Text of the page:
Lear’s musical travel writing

Edward Lear had a quick ear: easily offended and alive to ambient noise, from sparrows chirping, to ‘plate-clashing waiters’ or the roaring of circus lions. When he travelled, which he did constantly, he wrote down notes on the places through which he passed. These included musical notes. When travelling in Italy, Lear recalled a song in praise of Garibaldi. In Corsica, it was a fishing song. In Egypt in 1866, he was fascinated by the singing of sailors on a boat travelling down the Nile: ‘The sailors are singing a sort of quadruple chorus song—which is very characteristic and fine. One set says Tayib, Tayib, & there is a quick answer—Ba boo ban dir—& then the chorus ai lai—a very pretty song—all minor.’ He had a go at writing down the tune he heard on basic staves in his diary.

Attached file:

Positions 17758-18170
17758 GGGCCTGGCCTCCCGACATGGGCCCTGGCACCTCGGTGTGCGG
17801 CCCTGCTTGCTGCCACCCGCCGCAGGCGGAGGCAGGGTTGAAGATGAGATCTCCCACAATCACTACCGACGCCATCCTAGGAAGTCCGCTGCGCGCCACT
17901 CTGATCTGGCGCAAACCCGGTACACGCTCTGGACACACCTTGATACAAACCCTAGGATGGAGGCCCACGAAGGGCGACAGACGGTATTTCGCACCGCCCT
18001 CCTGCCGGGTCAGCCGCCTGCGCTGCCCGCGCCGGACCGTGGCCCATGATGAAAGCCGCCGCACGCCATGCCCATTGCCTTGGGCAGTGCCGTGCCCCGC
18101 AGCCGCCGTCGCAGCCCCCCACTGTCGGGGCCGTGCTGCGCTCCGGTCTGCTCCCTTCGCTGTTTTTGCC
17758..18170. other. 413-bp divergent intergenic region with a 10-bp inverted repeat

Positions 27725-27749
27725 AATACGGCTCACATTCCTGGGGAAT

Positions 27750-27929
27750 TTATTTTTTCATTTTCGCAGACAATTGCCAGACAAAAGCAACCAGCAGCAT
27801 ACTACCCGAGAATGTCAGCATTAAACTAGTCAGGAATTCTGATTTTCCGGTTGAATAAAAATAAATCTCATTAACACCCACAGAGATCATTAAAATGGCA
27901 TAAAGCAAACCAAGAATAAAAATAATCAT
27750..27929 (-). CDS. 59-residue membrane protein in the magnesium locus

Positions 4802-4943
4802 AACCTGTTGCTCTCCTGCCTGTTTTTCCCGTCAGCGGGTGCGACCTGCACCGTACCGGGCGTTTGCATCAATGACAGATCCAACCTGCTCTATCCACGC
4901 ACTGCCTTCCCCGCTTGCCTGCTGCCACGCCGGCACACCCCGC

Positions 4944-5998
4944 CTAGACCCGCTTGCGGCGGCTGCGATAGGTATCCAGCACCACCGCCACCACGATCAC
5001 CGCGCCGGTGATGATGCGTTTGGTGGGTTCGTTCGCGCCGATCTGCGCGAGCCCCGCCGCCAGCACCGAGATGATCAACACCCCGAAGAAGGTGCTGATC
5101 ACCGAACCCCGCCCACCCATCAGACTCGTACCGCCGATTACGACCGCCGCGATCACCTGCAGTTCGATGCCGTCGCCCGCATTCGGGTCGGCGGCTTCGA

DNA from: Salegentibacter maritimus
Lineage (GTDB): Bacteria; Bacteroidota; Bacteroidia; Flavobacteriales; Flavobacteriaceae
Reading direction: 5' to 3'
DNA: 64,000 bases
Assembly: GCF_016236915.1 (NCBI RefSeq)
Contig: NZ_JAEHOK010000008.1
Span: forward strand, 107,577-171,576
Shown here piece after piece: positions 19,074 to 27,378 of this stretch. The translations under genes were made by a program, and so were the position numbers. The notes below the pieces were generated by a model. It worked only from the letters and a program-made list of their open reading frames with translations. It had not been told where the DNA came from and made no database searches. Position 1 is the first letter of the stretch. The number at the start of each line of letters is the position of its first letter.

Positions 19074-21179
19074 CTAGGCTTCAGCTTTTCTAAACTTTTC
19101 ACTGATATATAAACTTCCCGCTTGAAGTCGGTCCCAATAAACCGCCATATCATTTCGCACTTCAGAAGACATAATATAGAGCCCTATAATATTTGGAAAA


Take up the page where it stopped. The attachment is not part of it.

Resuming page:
Lear included scores in his Illustrated Excursions in Italy (1846), so that readers could transport themselves musically to the places he described, hearing an ancient pilgrims’ chant and a traditional Italian air in praise of the swallow. You can hear these by following the links below:

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